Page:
Talk notes: The only thing that matters is you

The following are my speaking notes from the talk I gave at the December 4th DevOpsTO meetup, titled 'The only thing that matters is you'. I elected to put them up as-is, with minimal editing, because I plan on refining the contents for a future talk - there was just too much content in this one. The abuse of bullet points is because I can't for the life of me figure out indentation in blogger.  The italics, etc are meant to help me emphasize words and phrases, remind me of points, and so forth. 

The Q&A section is interactive, actually getting folks to participate, respond, and think about things.


The following presentation is a compilation of everything I’ve learned on my journey so far - for brevity I’ll be paraphrasing quotes, but the books in the intro slide are my primary source.
Q&A starterLet’s start by setting the stage in your own minds...
(Point: people matter more than tools or process)

You’ve lost your credit card, maybe it was stolen?...…

My notes from reading 'Better: A surgeon's notes on performance'

First off, this was a great read - a great window into the literal and figurative world of medicine.  Highly recommend it not just as a well-written book, but as it also has a lot of readily transposable ideas.  I read this at the recommendation of:  and under the contextual influence of "how do OKRs work, anyhow?".
My own analysis & thoughtsBig theme of the systems principle 'make information visible' - publish results, don't hide results anywhere! (e.g. org-public OKRs)Measuring "intangibles" can be a powerful innovation (e.g. How to measure anything, Hubbard)Balanced KRs important everywhere (point/counterpoint)"What the best may have, above all, is a capacity to learn and change - and to do so faster than everyone else."Change is possible with just one person - be a positive deviant!  Note how a number of individuals were referenced below.Diligence rang out loud and clear to me - Personal mastery (Fifth Disciplin…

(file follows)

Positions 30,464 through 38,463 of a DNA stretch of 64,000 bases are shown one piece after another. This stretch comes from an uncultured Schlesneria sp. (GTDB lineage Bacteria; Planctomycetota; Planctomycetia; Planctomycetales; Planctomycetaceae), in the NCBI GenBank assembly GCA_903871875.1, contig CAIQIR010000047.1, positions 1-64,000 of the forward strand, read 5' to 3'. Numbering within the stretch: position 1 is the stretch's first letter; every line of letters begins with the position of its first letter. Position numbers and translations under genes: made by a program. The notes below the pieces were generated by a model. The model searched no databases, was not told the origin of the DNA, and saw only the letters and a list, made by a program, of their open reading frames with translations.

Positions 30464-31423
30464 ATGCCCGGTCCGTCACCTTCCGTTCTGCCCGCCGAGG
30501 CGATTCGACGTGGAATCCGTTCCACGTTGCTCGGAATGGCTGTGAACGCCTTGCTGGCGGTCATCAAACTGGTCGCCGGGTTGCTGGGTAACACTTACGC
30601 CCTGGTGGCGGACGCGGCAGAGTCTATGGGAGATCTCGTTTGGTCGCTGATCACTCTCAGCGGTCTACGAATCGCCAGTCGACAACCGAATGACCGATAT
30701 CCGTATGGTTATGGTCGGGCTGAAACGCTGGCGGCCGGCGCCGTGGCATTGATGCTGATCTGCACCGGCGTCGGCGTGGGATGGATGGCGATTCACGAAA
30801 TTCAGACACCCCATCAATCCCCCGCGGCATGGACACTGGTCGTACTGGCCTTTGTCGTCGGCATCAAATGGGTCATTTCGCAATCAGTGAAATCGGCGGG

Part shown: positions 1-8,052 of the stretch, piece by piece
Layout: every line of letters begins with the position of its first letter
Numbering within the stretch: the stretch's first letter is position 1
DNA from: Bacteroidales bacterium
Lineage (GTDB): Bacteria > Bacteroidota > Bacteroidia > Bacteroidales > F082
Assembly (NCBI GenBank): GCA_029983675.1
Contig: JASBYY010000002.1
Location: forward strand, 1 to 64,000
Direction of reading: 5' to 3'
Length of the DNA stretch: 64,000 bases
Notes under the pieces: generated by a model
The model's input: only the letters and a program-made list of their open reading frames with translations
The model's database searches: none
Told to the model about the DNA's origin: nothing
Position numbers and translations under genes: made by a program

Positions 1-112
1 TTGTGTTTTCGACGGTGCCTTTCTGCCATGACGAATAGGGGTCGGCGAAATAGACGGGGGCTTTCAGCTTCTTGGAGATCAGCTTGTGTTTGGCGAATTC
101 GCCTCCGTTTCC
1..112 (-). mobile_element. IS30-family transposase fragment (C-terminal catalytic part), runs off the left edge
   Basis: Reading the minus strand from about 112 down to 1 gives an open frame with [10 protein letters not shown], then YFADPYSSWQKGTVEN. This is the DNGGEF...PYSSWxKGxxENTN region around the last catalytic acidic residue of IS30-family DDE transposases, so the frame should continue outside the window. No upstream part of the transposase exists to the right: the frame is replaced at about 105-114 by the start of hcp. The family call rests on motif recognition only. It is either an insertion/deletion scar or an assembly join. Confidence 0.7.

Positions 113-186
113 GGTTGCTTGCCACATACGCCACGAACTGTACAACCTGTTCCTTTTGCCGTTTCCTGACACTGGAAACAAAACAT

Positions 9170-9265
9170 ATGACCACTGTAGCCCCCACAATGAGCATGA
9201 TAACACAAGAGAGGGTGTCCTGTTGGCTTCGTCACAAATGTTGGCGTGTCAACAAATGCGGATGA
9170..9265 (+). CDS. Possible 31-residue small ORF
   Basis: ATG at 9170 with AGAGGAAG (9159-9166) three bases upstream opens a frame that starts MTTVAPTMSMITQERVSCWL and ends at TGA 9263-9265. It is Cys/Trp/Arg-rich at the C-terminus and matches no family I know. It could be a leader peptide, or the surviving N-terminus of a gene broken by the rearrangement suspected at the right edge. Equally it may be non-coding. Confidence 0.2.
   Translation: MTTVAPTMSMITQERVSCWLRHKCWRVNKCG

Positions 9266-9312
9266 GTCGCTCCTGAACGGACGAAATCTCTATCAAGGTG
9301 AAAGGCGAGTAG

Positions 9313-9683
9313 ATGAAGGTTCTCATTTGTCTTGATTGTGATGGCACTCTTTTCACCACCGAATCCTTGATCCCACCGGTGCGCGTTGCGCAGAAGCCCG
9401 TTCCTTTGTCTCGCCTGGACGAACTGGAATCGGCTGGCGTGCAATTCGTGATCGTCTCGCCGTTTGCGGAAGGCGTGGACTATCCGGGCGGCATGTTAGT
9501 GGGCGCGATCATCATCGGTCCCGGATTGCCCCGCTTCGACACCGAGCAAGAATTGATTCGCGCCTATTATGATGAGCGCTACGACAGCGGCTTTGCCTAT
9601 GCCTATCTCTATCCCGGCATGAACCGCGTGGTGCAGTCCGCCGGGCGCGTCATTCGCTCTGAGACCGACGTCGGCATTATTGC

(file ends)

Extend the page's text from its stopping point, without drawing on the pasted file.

Team health checks - now with more teams!

I had the chance to help out with team (squad) health checks again, this time with eight dev teams (last occasion wasjust two) - seven of which happened in a single week!  One of the teams had done a few health checks in the years prior, and it was really cool to see their responses and approaches mature over time.

As before, a ton of learning and a great experience all around, with some really cool insight from the folks participating:
On the topic of 'delivering value', one team member raised his hand after the team had said their piece and noted: "You [the team] have been describing delivering quality.  Delivering value is something else."  (which of course spurred other discussions and thoughts)Success metrics/OKRs have the power of crystallizing the organizational mission as resultsLegacy code/platforms constrain present/future options (i.e. tech debt doesn't just require recoup work in future, it prevents you from doing some things in future - as if to say, …

Packer, WinRM, AMIs - making it work

This has been a pretty frustrating task for me, so it felt like a good thing to write about.  Pretty much every source had one thing or another wrong, and I'd ended up just mashing it all into one big huge WinRM script glob.